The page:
The Lazzaretto Vecchio is an island located in the central part of the Venice Laguna, very close to the Lido and opposite the San Marco basin. It has a surface area of about two and a half hectares, of which 8,500 m2 are built. It also has a very interesting historical and monumental legacy: since 2000 it has been designated the seat of the future National Archeological Museum of the Venice Laguna.
-The first lazzaretto in the world-
In 1423 the Senate of the Republic of Venice decided to create – for the first time anywhere – an ‘ospitale’ to isolate those infected with the plague. The name of the island, Santa Maria of Nazareth, gave rise to the term “Nazaretum”, which later became “Lazzaretto”. To distinguish it from the other Lazzaretto, known as the Lazzaretto “Novo” (built beginning in 1468 on another island near the port on the Lido), which served as a quarantine station, it was referred to as the Lazzaretto Vecchio, as it is still called today. Over the centuries, the island was enlarged several times, and dry land reclaimed from the shallow waters around it. In this area, archeological digs have revealed the presence of mass burial sites containing thousands of bodies, the victims of several waves of the black death in the sixteenth and seventeenth centuries.
In the mid-eighteen hundreds, the ‘ospitale’ was converted into a military armory, and some older buildings were demolished: the church, with its Romanic bell tower, the two gunpowder towers and the remains of the medieval structures. After it was decommissioned in 1965, for thirty years it served as the city’s dog pound.
-The museum conversion-
The new millennium brought significant new interventions on the part of the national government. Between 2004 and 2008, an initial phase of structural restoration was undertaken, with the aim of turning it into the seat of the National Archeological Museum of the Venice Laguna, which would finally provide a reconstruction of the history of the city of Venice, from ancient times to the present day, with displays featuring objects found in thousands of archeological sites around the Laguna. The project was then suspended until further funding became available, and the island again risked falling into disuse and abandonment.
In September 2013 the Veneto Region Archeological Authority (Soprintendenza Archeologica del Veneto) issued a protocol authorizing a surveillance service, public visits and small maintenance works, with the voluntary collaboration of the Venice Chapter of the Archeoclub d’Italia, which was already active on the island of Lazzaretto Nuovo, along with the Ekos Club association. The coordinated conversion of the two Lazzaretti Veneziani into museums would constitute a binomial of extraordinary cultural and monumental interest, providing an example for our times.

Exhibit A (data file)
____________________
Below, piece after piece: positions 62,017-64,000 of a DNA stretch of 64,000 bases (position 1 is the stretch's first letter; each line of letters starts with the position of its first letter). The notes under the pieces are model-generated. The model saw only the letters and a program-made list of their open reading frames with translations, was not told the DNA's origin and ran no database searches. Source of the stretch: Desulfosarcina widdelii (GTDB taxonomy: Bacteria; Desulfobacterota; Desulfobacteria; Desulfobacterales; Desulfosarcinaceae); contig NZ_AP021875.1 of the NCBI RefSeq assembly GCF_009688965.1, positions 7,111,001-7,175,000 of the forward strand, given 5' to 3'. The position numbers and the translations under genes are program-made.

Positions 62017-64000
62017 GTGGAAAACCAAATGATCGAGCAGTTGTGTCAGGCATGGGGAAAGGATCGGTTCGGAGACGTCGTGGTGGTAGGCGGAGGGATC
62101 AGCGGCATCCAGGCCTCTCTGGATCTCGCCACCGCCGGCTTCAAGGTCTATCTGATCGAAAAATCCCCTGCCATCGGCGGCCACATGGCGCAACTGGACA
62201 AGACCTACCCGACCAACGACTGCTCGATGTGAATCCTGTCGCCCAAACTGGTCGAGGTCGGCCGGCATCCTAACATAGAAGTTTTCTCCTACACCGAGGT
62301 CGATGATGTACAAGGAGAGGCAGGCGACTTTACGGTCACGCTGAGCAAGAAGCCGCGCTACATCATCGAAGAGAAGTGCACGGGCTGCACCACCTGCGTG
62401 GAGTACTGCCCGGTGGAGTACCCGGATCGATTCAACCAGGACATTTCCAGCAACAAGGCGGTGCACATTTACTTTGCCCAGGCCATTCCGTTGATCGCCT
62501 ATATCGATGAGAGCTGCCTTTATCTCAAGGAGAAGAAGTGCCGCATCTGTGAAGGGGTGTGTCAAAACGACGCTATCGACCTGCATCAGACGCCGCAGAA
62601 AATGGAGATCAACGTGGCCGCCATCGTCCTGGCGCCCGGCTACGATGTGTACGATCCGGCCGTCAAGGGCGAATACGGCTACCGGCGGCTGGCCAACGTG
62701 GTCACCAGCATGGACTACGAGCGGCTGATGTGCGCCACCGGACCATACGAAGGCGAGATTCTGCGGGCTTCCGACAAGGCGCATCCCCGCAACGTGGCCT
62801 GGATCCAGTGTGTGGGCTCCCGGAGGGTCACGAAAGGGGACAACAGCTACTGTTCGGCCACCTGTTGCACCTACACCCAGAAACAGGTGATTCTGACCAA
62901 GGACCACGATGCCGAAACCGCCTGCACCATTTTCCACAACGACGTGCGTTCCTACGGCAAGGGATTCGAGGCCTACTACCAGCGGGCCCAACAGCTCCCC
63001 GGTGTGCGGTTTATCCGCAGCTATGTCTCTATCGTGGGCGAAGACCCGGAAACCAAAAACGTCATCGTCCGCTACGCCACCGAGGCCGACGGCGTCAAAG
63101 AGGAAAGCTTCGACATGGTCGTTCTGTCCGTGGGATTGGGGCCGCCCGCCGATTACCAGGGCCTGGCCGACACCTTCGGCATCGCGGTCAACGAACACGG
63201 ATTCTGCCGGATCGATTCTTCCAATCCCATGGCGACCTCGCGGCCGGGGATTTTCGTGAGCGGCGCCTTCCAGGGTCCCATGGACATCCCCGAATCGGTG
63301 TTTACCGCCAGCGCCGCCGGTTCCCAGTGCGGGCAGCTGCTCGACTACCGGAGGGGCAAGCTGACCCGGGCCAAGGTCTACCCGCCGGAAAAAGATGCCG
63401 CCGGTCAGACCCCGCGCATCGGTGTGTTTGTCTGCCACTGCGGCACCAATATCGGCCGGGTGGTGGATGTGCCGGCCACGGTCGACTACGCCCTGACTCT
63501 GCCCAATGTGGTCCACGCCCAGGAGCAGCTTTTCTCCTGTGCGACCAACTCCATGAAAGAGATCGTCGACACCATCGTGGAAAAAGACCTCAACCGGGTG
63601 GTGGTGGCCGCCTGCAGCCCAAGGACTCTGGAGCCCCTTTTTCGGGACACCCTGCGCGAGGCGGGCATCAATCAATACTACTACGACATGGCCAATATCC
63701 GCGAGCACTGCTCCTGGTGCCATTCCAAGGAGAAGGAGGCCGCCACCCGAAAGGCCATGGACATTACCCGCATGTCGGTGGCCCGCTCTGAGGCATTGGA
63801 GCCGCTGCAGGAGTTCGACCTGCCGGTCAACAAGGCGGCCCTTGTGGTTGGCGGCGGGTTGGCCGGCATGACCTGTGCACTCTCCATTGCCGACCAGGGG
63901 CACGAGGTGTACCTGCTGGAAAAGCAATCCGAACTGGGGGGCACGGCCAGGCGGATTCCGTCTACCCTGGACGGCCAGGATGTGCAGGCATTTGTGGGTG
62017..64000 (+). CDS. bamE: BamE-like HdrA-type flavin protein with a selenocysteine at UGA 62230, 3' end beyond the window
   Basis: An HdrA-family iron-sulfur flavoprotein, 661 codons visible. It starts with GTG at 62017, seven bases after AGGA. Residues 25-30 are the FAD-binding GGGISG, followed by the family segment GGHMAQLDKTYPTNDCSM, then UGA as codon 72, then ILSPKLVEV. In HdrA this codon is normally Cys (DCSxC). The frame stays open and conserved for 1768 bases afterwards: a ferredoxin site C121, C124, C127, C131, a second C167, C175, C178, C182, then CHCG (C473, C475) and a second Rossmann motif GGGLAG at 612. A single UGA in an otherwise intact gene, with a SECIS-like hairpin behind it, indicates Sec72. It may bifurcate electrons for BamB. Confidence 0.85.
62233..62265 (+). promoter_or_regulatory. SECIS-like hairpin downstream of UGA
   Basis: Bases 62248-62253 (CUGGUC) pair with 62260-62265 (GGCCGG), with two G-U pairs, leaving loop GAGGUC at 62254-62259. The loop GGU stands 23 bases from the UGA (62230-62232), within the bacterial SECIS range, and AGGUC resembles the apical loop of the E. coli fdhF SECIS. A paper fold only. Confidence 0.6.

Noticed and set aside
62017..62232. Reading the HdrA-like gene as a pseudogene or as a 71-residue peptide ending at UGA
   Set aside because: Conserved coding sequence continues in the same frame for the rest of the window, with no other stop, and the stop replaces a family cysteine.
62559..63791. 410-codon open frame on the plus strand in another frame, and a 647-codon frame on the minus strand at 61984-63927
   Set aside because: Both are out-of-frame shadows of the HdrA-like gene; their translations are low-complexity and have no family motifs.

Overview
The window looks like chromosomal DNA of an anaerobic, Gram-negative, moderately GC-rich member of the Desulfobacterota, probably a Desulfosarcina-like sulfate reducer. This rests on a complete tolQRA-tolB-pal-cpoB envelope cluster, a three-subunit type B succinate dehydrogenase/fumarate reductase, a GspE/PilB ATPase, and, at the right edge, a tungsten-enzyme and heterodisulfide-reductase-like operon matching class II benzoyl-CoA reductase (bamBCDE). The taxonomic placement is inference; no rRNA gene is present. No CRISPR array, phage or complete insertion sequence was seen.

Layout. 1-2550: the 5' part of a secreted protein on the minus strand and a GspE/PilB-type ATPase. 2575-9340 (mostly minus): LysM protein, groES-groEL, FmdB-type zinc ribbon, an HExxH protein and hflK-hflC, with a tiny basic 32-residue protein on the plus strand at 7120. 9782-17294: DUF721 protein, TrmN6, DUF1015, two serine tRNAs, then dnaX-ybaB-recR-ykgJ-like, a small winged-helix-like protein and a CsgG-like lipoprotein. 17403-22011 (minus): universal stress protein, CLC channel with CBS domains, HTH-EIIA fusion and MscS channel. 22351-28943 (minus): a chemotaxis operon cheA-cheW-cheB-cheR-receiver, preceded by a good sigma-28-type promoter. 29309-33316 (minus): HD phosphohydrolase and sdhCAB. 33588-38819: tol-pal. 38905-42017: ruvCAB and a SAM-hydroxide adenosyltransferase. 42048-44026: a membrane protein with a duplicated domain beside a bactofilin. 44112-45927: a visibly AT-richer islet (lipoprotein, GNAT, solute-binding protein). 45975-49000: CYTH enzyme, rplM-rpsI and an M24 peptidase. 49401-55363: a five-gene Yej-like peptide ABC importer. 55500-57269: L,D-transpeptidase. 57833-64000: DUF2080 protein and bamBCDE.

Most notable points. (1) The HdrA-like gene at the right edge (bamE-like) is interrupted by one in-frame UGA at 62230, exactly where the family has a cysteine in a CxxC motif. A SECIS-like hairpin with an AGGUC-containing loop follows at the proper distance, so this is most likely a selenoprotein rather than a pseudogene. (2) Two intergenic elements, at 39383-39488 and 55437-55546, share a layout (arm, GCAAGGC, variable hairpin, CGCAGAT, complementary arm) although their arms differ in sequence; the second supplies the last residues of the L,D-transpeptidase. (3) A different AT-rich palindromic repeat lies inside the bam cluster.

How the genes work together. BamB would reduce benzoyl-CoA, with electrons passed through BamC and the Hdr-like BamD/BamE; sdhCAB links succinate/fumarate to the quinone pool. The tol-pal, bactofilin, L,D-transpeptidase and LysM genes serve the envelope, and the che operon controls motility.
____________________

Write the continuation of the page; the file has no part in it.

Thanks to the dedication of the volunteers and a lively buzz around the project, more than seventeen thousand people came to visit the island from 2014 to 2019, and there was much media coverage. Other things worthy of note resulting from the actions of the associations include the return of the ancient wellhead that had been stolen, an extremely rare case of the restitution of a work that had been thought lost forever, and the publication of an important study on the epigraphic writings and materials lost or transferred elsewhere.
The renewed interest of the general public and the widespread support for continued use of the asset, which is important to the city’s identity and has already received conspicuous public funding, caused the Ministry of Culture, in January 2020, to officially allocate new funds for restoration and the relaunching of the museum project (since 2017, the island has been overseen by the Veneto Region Museums Authority (first the Polo Museale del Veneto, now the Direzione Regionale Musei Veneto).
Even today, with its imposing historical buildings, artwork and unique location, the island is particularly fascinating and well worth a visit.